Work Mummy in painted shroud
Department of Egyptian Antiquities: Roman Egypt (30 BC - AD 392)
Mummy in painted shroud
© 2003 Musée du Louvre / Georges Poncet
Roman Egypt (30 BC - AD 392)
The painted shroud is wrapped tightly around the mummy and the wood plank on which it rests. The portrait represents a young man inside a naos coffin. A painted mesh pattern covers the body from the waist to the calves. X-ray examinations reveal that the boy probably died at the age of 16 or 17. This is a rare example from Antinoe of a painted shroud still wrapped around a mummy.
Portrait of an adolescent
The young man is depicted standing and facing forward. The face, unfortunately incomplete, is oval-shaped, with a pointed chin and very large eyes. His hair is arranged as a skullcap with two locks forming small wings on the side. This associates the deceased with Hermes, the Greek god who guided souls to the afterlife. The head stands out from a light gray rectangular background. The figure is dressed in two overlapping white tunics and a white cloak. The two necklines are clearly represented. The tunic underneath is decorated with a blue-gray clavii, the second one with a purple clavii that extends to the hem. The white cloak covers the left shoulder and crosses the chest. The folds are indicated by long white and light ocher brushstrokes. The figure holds a wreath of roses, an attribute of one who has been deemed worthy by Osiris, in his left hand. His right hand is closed; the thumb and index finger are touching, in a gesture of prayer that originated in Greece.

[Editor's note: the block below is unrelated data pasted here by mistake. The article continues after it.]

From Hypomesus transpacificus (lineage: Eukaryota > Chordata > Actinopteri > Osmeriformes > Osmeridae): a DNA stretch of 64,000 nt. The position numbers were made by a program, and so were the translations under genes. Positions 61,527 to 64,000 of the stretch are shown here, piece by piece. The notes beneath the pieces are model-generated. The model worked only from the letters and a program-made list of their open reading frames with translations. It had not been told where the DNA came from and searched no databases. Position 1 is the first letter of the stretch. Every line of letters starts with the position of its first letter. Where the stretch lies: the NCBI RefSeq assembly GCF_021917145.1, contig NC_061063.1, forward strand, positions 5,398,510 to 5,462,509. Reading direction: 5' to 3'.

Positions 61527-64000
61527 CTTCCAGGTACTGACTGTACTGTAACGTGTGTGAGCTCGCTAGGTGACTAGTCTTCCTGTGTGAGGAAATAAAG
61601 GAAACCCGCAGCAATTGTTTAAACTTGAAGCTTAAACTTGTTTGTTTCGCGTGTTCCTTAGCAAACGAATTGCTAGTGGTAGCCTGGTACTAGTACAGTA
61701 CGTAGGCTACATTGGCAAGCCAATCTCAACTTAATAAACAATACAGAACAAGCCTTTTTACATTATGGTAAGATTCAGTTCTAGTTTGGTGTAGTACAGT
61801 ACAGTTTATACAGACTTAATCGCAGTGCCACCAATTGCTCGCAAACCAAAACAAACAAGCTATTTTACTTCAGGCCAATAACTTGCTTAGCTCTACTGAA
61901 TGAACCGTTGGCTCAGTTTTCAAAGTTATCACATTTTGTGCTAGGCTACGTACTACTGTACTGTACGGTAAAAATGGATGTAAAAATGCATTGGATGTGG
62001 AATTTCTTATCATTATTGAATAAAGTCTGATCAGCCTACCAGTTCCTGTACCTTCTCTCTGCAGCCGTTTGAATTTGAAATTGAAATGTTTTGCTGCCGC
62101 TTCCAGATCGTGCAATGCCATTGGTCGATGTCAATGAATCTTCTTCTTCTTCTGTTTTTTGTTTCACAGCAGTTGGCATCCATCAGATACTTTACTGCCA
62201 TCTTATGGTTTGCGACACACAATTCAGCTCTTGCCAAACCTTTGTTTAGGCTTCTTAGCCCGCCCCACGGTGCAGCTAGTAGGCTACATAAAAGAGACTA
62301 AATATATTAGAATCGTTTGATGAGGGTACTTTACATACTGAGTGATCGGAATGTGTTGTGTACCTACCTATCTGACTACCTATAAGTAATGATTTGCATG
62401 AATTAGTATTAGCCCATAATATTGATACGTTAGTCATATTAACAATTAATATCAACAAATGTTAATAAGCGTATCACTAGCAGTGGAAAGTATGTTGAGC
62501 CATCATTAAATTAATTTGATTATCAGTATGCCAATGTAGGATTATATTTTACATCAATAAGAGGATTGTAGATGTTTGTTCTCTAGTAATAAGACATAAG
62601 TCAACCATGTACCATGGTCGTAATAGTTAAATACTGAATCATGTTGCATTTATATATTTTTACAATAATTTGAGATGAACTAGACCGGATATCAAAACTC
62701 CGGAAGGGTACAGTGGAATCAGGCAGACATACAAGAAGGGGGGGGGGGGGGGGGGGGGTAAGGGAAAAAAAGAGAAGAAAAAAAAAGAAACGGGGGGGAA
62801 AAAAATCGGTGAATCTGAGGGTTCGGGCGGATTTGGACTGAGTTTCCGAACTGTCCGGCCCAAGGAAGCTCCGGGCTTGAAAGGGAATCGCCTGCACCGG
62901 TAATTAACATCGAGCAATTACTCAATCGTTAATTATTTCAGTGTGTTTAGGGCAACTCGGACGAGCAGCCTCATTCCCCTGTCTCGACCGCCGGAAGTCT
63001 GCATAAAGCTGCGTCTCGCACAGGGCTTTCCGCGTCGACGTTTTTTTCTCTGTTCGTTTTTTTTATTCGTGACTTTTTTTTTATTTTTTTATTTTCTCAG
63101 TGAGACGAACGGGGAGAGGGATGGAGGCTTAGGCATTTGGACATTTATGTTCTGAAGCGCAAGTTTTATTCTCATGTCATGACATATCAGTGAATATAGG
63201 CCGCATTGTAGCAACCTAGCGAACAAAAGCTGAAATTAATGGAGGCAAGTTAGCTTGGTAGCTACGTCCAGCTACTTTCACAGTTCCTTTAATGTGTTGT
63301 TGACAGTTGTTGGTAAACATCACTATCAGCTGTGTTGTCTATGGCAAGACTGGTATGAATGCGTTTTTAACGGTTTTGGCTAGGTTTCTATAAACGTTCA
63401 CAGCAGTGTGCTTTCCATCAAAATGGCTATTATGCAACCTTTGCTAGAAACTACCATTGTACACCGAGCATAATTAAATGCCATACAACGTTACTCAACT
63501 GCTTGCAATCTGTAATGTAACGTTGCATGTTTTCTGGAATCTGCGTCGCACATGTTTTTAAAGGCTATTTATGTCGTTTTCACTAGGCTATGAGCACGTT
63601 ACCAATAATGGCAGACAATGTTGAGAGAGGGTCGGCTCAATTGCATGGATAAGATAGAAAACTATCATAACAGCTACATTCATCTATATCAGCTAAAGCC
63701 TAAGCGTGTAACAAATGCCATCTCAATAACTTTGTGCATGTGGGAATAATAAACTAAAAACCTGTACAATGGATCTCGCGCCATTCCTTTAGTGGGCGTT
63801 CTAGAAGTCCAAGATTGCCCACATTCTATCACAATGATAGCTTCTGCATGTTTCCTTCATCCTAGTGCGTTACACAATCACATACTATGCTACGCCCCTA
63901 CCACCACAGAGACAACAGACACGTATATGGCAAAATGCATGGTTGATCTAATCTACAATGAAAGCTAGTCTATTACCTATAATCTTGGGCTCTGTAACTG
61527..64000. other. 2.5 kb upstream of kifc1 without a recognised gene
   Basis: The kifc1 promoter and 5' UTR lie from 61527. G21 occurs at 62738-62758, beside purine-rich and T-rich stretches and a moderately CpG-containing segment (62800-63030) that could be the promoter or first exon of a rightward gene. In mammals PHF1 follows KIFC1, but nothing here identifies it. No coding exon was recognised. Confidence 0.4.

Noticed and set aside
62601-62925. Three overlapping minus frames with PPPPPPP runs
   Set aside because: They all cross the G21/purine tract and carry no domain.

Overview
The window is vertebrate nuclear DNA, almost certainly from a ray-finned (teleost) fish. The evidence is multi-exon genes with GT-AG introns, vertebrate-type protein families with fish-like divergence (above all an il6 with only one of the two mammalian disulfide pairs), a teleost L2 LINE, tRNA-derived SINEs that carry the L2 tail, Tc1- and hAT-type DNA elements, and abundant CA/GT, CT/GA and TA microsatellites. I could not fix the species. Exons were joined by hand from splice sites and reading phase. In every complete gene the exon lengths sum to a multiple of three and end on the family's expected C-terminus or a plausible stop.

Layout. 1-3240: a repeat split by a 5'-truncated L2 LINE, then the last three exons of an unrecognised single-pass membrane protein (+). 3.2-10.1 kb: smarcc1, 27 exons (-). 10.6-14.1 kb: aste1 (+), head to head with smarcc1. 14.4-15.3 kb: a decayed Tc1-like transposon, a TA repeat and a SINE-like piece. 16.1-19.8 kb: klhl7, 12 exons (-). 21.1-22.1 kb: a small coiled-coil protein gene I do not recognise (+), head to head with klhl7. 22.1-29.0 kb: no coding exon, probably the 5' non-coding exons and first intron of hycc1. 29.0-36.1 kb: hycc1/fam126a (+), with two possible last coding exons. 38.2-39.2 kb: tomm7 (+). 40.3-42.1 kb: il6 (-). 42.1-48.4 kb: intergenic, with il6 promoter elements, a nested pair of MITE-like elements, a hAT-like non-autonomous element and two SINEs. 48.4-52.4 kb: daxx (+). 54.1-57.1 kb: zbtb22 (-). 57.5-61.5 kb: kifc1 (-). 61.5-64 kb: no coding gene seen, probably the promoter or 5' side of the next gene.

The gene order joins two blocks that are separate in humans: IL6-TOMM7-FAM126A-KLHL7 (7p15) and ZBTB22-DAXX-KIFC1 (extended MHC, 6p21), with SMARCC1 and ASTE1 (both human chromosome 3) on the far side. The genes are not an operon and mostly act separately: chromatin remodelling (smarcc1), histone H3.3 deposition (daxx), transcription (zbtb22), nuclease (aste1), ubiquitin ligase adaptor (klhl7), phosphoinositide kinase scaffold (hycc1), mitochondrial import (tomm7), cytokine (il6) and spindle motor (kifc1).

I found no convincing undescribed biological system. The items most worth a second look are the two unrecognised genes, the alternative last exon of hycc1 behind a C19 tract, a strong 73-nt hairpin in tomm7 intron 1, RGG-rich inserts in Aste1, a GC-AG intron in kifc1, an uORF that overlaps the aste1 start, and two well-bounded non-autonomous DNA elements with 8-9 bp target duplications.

An architectural decor made of stucco
Above the naos enclosing the deceased is a frieze of a uraeus and a stucco solar disk or a winged scarab, now missing. A second uraeus frieze and a winged solar disk are painted above the mesh pattern. Gilded stucco dots, some of which are still on the piece, complete the decor. White motifs on a red mesh background form a pattern of diamonds framing rosettes of white dots.
Along the sides are painted vignettes framed in red, representing the stages in the voyage from death to afterlife. These are still more or less visible; some are painted in an Egyptian style, while others are Hellenistic in design. The shroud is very wide; hence, some of the vignettes are folded back and hidden under the mummy.
A mummy in its shroud
The pictorial technique used on the face is excellent: volumes, darks, and lights are rendered with brushstrokes of pink, brown, and white. The bust is the most carefully rendered section and was painted with encaustic; a distemper binder was used for the rest of the piece.
This mummy illustrates how the painted shrouds from Antinopolis were wrapped. Most of the time, these shrouds have been removed from mummies and are now exhibited flat, like paintings.
BibliographyM.-F. Aubert, R. Cortopassi, catalogue de l'exposition Portraits de l'Egypte romaine, Paris, musée du Louvre, 5 octobre 1998-4 janvier 1999, Paris, 1998, n 84
Mummy in painted shroud
AD late 3rd century
Antinoe, A. Gayet excavation, 1906-07
Linen painted with encaustic and distemper, gilded stucco
H. 1.6 m; W. 0.76 m
Lower ground floor
Roman Egypt (room closed for renovation)
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